I could then use that money that I received in Europe or from speaking engagements at colleges and universities in this country, and put it back into NO!. I mean, of course it would have been great to get that big grant immediately, and I’m saying this on the other end, many single digits, popcorn dinners later. NO! is a better film because of that struggle. I am not romanticizing struggle and I don’t want anyone to have to go through what I went through. But I just say in terms of my own personal journey, it is a better film because if I’d gotten that grant right away in 1995, six when I was applying, I would not have included the voices of cisgender men, straight and queer. It would have been maybe a 30-minute film, definitely not 90 minutes. I wouldn’t have talked about enslavement and lynching.
Because I thought initially that all I needed to focus on was contemporary issues. I didn’t know that it was important to look at sexual violence and race and gender in this country historically through present day. I didn’t understand that at that moment in time when I didn’t get that grant, that was important. But it was the screenings and these discussions when people would say, “How are you going to talk about a brother when he’s already been enslaved?” Oh, I was making NO! right in the height of Clarence Thomas, Mike Tyson, O.J. Simpson. Three people who are still in the news many years later. But the height of that stuff in the 90s, so it was really like,
. It was really like, oh, I am out to destroy black men by making this film. When I was like, “No, I’m out to heal the black community and hold perpetrators responsible and accountable for the violence that they are causing, not only against women and children, but against the community.”
Cathy Hannabach (31:25):
What are you working on now?
I’m one of eight queer… well, now everybody’s queer. I’m one of eight child sexual abuse survivors of color, many of whom are queer, but not all of us are, who are funded by the Just Beginnings collaborative, which is funded by the NoVo foundation. We each received a two-year fellowship to focus on our own individual projects to eradicate child sexual abuse. My project is called Love WITH Accountability. It will be a multimedia campaign that will examine and explore how accountability is a form of radical love needed to end child sexual abuse. This will include an online forum of writings by survivors and other practitioners around, what is their vision about Love WITH Accountability? How can we use accountability and make the direct link to love?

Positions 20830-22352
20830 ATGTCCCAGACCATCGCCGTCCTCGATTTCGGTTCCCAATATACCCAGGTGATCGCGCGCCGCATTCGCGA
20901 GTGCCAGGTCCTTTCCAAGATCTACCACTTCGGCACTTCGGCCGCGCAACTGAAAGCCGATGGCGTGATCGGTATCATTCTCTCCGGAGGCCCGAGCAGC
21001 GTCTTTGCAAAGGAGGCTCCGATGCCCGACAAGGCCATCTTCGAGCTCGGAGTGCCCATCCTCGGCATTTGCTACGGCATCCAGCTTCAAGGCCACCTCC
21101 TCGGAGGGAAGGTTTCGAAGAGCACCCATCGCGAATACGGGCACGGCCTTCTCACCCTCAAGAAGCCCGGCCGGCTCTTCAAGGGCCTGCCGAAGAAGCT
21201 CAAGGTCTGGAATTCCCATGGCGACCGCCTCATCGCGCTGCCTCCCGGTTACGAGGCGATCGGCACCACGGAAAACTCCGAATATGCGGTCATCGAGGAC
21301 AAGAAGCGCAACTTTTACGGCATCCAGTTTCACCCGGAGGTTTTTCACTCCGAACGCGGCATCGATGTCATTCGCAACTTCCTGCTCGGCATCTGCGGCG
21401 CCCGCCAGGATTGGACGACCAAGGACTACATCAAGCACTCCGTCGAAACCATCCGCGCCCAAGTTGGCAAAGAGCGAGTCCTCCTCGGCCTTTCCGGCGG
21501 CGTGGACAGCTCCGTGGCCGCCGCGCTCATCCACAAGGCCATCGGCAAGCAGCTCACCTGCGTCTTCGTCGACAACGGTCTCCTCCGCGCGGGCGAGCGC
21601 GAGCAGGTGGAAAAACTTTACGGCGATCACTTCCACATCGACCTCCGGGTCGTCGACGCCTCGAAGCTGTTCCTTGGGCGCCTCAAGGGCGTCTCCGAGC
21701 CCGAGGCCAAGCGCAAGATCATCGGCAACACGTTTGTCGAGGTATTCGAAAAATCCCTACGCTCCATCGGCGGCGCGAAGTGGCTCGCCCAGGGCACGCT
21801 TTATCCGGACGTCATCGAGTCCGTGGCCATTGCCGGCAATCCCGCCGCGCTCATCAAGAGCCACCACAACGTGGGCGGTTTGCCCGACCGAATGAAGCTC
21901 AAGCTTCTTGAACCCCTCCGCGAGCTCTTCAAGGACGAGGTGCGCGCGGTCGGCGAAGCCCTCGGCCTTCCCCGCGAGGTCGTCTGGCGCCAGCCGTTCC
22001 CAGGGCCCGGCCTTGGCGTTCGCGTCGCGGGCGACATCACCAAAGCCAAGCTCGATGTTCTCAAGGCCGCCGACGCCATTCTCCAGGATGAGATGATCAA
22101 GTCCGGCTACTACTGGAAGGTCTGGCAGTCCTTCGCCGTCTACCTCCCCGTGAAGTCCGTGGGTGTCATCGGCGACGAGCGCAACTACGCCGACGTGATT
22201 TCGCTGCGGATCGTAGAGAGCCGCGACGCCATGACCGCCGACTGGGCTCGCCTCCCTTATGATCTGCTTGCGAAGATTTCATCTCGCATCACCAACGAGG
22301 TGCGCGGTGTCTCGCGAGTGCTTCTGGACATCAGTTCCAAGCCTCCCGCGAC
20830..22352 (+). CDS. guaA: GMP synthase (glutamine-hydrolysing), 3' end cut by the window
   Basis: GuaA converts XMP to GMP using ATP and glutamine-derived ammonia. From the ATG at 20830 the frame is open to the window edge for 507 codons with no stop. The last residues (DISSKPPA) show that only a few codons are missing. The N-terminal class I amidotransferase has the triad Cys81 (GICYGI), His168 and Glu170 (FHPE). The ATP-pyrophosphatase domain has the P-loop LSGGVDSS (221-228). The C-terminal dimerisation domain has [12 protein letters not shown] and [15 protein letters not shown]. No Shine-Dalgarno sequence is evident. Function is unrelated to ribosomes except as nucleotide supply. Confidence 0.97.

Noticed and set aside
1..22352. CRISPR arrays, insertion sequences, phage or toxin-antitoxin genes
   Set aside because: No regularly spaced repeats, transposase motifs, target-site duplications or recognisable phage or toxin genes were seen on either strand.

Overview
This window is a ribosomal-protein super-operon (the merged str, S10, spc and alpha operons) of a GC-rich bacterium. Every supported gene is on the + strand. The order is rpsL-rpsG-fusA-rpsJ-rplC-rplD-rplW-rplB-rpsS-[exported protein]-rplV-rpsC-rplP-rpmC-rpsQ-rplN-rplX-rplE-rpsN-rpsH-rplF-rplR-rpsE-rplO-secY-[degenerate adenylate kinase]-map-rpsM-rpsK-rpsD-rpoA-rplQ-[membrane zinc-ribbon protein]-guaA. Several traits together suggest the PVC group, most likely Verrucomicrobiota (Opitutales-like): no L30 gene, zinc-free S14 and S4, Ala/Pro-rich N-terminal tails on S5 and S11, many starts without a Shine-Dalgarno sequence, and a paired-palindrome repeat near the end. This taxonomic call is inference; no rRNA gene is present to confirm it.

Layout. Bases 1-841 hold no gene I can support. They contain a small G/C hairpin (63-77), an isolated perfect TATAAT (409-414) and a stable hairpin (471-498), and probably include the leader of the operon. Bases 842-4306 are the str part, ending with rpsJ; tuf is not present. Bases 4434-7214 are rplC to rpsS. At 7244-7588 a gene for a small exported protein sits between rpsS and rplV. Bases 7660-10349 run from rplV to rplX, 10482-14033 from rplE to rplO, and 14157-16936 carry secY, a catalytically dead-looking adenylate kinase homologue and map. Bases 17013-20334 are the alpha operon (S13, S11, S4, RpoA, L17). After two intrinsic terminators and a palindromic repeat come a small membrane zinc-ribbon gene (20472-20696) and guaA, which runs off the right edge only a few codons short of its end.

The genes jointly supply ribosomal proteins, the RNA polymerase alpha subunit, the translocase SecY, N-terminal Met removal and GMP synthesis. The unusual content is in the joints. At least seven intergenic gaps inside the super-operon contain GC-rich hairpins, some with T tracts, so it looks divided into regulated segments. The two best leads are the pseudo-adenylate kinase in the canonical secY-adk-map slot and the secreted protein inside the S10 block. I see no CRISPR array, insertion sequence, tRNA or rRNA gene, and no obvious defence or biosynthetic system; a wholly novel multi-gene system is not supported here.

Because so often when we’re talking about CSA, that so often children, adult survivors, and I’m a survivor of incest and child sexual abuse, the discussion is, “Oh, if you loved your family, if you loved this person, then you would be silent.” I really want to flip that on its head and say, “No, actually. It is, we have to talk about this.” Talking about this and addressing it is a form of radical love and accountability.
The fellowship happened, it was from January of 2016 through December of 2017. At the point that I received the fellowship, I already was a Sterling Brown visiting Professor of Africana Studies at Williams College, so I was part-time on the fellowship from January to June. While there I had the wonderful opportunity to work with Aunrika Tucker-Shabazz who at the time was a junior and she was my research assistant. That was really a tremendous gift to work with her and doing a lot of research around what is already out there around child sexual abuse, specifically in black communities? What’s been done? Not only in terms of research and stuff, but also popular culture. Are there popular books out there, popular songs, are there celebrities who are talking about this?